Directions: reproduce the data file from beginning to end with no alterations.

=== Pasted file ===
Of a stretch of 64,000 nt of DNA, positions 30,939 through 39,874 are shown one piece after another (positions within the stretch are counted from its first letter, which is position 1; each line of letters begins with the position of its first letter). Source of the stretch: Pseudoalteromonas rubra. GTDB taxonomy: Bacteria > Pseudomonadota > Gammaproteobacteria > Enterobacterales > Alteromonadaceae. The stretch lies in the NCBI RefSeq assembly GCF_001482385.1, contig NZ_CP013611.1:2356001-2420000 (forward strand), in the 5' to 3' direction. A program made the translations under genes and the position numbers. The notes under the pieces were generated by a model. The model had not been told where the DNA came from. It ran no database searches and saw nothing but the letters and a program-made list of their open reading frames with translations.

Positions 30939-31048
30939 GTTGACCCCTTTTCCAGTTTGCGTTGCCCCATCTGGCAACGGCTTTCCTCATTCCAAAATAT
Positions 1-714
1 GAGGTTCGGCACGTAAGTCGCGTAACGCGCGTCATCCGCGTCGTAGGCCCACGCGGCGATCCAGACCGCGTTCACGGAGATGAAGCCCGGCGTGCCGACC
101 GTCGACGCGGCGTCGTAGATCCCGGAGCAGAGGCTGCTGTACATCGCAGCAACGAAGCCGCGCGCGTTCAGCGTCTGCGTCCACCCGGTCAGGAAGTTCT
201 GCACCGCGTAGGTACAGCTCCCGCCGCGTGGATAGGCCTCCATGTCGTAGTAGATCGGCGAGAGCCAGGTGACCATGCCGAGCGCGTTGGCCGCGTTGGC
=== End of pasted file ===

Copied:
Of a stretch of 64,000 nt of DNA, positions 30,939 through 39,874 are shown one piece after another (positions within the stretch are counted from its first letter, which is position 1; each line of letters begins with the position of its first letter). Source of the stretch: Pseudoalteromonas rubra. GTDB taxonomy: Bacteria > Pseudomonadota > Gammaproteobacteria > Enterobacterales > Alteromonadaceae. The stretch lies in the NCBI RefSeq assembly GCF_001482385.1, contig NZ_CP013611.1:2356001-2420000 (forward strand), in the 5' to 3' direction. A program made the translations under genes and the position numbers. The notes under the pieces were generated by a model. The model had not been told where the DNA came from. It ran no database searches and saw nothing but the letters and a program-made list of their open reading frames with translations.

Positions 30939-31048
30939 GTTGACCCCTTTTCCAGTTTGCGTTGCCCCATCTGGCAACGGCTTTCCTCATTCCAAAATAT
Positions 1-714
1 GAGGTTCGGCACGTAAGTCGCGTAACGCGCGTCATCCGCGTCGTAGGCCCACGCGGCGATCCAGACCGCGTTCACGGAGATGAAGCCCGGCGTGCCGACC
101 GTCGACGCGGCGTCGTAGATCCCGGAGCAGAGGCTGCTGTACATCGCAGCAACGAAGCCGCGCGCGTTCAGCGTCTGCGTCCACCCGGTCAGGAAGTTCT
201 GCACCGCGTAGGTACAGCTCCCGCCGCGTGGATAGGCCTCCATGTCGTAGTAGATCGGCGAGAGCCAGGTGACCATGCCGAGCGCGTTGGCCGCGTTGGC